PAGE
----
If I was buying one, I probably wouldn’t choose white. But that aside, the 370Z is the perfect antidote to the sanitised BMW, Audi and Mercedes sports cars that blend in and then disappear in a supermarket car park.
That certainly won’t happen with the Nissan. While some of the styling reminds me of a Porsche 911, it’s the sort of car that could give you a complex, if you worry about people looking at you.
It’s impossible not to fall for 370Z. It sticks two fingers up at the mainstream opposition, all is all the better for it. If you want a coupe that dares to be different, take one out for a spin.
It’s a muscle car for the modern age. Heavy steering, long-throw manual gearbox and brutish looks. Most importantly, it will make you happy, every time you see it parked on the driveway.
Nissan has only ever surfed the edge of performance car. But when the Japanese manufacturer has dipped its toe, the vehicle has been branded with a Z. Not surprisingly, in the UK they became known as Zed cars.
The first appeared in 1969 when Nissan was still branded Datsun here. However, the Nissan Fairlady Z was only sold in Japan until it was rebranded 240Z and sold abroad for the first time in the early 70s, followed by the 260Z and 280ZX in later years.
The re-styled 300ZX arrived in 1983 and it survived in various forms until 2000, when many thought the age of Nissan sports cars was gone for good. Not so, and the 350Z, which sports the DNA of our current 370Z test car, was introduced three years later.
The 370Z is still known in Japan as the Fairlady – a moniker thankfully dropped for the European market!
It’s difficult to find a petrol station open on Easter Sunday – so driving the Nismo requires a little extra care. I’m managing 23mpg, even though I’m trundling about like a octogenarian. Apologies to any such readers out there…
On the upside, that 3.7-litre engine is just explosively fast. I’ve read reviews claiming it’s course and outdated but in a age of silky smooth, turbocharged units, the Nissan is refreshingly engaging. So, if you want BMW/Audi ease of use, go elsewhere.
We’ve had a week of dry weather but today the heavens have opened and I imagine the 370Z is going to be quite a handful, with 340bhp going through the back wheels.
Still, with 19-inch alloys as standard and razor-sharp handling, what else could you need to enjoy your eggs this Sunday?
Nismo is the motorsport and performance arm of Nissan. Not as well known as BMW M Sport, or the performance arms of other European manufacturers, Nismo has still competed in Le Mans, Daytona and the GT Championship.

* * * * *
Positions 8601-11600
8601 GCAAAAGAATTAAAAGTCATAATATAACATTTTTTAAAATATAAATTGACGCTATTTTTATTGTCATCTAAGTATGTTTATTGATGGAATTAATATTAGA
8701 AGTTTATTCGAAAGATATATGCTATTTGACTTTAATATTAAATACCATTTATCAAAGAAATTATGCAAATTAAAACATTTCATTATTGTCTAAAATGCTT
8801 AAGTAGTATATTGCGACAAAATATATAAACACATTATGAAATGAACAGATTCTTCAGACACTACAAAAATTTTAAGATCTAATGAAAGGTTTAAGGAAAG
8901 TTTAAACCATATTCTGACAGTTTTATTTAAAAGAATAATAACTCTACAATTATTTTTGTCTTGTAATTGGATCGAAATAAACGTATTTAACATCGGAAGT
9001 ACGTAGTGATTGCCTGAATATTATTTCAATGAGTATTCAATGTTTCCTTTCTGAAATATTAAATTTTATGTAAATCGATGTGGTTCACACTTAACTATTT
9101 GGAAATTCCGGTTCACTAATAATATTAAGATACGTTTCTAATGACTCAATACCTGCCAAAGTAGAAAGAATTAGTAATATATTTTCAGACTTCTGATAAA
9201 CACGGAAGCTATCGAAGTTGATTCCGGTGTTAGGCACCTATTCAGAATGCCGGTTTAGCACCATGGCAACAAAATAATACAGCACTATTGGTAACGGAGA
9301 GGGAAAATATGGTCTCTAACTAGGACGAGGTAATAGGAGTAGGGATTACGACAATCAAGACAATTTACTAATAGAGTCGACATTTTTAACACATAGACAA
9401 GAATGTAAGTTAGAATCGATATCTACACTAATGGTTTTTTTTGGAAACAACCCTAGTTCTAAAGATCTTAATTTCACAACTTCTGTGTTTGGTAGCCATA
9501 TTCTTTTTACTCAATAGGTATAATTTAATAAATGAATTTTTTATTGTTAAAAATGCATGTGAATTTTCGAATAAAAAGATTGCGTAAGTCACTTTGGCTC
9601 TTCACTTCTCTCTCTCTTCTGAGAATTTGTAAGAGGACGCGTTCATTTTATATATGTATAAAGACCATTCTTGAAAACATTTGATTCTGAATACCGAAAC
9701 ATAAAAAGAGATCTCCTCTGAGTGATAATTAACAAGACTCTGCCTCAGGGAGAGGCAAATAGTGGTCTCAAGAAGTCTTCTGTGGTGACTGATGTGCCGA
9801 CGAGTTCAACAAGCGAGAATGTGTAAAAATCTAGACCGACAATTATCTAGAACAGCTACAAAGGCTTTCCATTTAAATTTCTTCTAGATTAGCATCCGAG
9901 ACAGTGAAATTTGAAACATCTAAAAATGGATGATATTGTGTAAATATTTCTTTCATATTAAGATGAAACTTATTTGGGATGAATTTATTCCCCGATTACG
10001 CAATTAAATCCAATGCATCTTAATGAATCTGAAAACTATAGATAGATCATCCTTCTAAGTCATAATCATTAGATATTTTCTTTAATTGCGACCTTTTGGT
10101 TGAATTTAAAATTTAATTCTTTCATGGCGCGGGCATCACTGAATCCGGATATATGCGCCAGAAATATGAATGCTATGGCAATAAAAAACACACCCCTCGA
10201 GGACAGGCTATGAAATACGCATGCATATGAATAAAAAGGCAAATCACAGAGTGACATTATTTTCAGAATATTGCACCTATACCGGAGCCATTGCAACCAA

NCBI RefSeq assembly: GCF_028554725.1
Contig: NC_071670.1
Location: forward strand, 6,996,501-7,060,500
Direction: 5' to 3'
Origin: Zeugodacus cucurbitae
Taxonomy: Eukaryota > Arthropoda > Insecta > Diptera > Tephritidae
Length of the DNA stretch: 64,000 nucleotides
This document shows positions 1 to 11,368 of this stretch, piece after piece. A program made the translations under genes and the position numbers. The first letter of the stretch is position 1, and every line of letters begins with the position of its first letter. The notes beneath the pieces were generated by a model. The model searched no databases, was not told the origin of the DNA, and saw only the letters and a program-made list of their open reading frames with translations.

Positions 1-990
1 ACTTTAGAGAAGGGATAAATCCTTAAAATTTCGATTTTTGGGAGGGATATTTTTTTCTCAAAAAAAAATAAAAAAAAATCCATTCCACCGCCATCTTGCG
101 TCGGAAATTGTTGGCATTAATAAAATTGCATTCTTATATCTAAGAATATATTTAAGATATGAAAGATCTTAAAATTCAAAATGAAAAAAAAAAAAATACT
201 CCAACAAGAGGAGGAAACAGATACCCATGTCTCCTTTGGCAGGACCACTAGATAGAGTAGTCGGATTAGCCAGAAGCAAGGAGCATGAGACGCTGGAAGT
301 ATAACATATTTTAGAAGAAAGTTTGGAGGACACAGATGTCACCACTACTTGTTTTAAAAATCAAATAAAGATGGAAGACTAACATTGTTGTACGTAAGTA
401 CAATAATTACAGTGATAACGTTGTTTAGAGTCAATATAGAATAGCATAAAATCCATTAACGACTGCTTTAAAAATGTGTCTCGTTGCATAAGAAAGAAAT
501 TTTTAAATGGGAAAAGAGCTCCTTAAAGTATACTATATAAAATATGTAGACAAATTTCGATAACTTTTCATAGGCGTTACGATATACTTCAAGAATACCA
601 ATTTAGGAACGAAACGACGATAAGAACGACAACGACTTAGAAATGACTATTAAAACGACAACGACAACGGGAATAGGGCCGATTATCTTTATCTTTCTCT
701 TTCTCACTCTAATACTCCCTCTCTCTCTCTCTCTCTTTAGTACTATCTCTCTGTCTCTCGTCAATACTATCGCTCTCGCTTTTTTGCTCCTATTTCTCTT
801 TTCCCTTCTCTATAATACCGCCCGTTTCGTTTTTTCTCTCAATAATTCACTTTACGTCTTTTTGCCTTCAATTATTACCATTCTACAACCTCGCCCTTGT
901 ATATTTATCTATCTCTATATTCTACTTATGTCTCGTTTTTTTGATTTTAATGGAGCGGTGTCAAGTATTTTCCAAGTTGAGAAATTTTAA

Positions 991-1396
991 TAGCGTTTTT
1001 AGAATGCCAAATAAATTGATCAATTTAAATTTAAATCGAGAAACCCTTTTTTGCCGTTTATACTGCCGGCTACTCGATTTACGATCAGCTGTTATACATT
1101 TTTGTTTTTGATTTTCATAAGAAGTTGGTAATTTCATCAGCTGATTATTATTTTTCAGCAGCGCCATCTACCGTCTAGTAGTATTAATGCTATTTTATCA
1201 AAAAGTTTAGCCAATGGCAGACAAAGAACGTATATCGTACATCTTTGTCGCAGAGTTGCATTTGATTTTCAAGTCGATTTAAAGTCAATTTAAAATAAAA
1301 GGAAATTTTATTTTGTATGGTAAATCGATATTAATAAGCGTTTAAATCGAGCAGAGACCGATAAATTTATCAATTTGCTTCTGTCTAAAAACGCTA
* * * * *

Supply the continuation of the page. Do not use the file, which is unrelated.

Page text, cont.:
When the 370Z Nismo model was launched last year, Nissan insisted the car was not a full-blown Nismo variant, more of a makeover. All I can say is, when are they planning the real Nismo 370Z because this one is outstanding.
While the 370Z has always been a heavy car, tweaking the 3.7-litre V6 to 340bhp adds the extra performance the Nissan needs to border on super car potential.
Some have called the engine harsh but I disagree – think of it as more of a sophisticated muscle car and you won’t be disappointed.I love driving this Nissan, even at humdrum speeds it feels superbly balanced and sharp.
More tasty than a hot cross bun with lashings of butter… Yes, the 370Z is just the sort of coupe that makes you long for a sunny, dry weekend to engage with a British country road.
If you want light steering, easy to park and good visibility, then try a Golf GTI and blend in the with crowd. The Nissan is an absolute monster of a car but it has one extra missing from most hot hatchbacks – it’s fantastically great fun and will put a smile on your face. Guaranteed.
I can even forgive it the crazy rear spoiler, which I’ve decided is a lot prettier than it appears on first sight. It’s big, large enough to take a suitcase strapped to the top, but you have to be a big, bold character to own a car like this is the first place.
Of course, all this fun has a price and I’m watching it happen in front of me. The fuel gauge is dropping at an alarming rate. Like 22mpg, ouch.
It’s the last day before Easter and it feels like I’ve been driving a Scaletrix car. In fact, the 370Z Nismo not only looks like a crazy toy coupe, it performs like one as well.
In Nismo clothing, the 370Z is equipped with a huge rear spoiler that harks back to the 1980s. In fact, it actually gives the 370Z negative lift, or downforce, and therefore does serve a purpose. Quite important in a car capable of 155mph and 0-60mph in 5.2 seconds.
First impressions of the Nismo? Well, the styling means it’s not for the shy, retiring type. It’s reminds me of a retro muscle car, bristling with macho appeal, loud, slightly offensive and raw, in a refined ‘Nissan’ way, of course.
And because of all that grunt under the bonnet, it goes well too! There’s a long throw on the manual gearbox which only adds to the retro appeal but wind up the V6 and the Nismo really does feel fantastic.
Nissan, it seems, still know how to build a brute of a sports car. The downside? The price…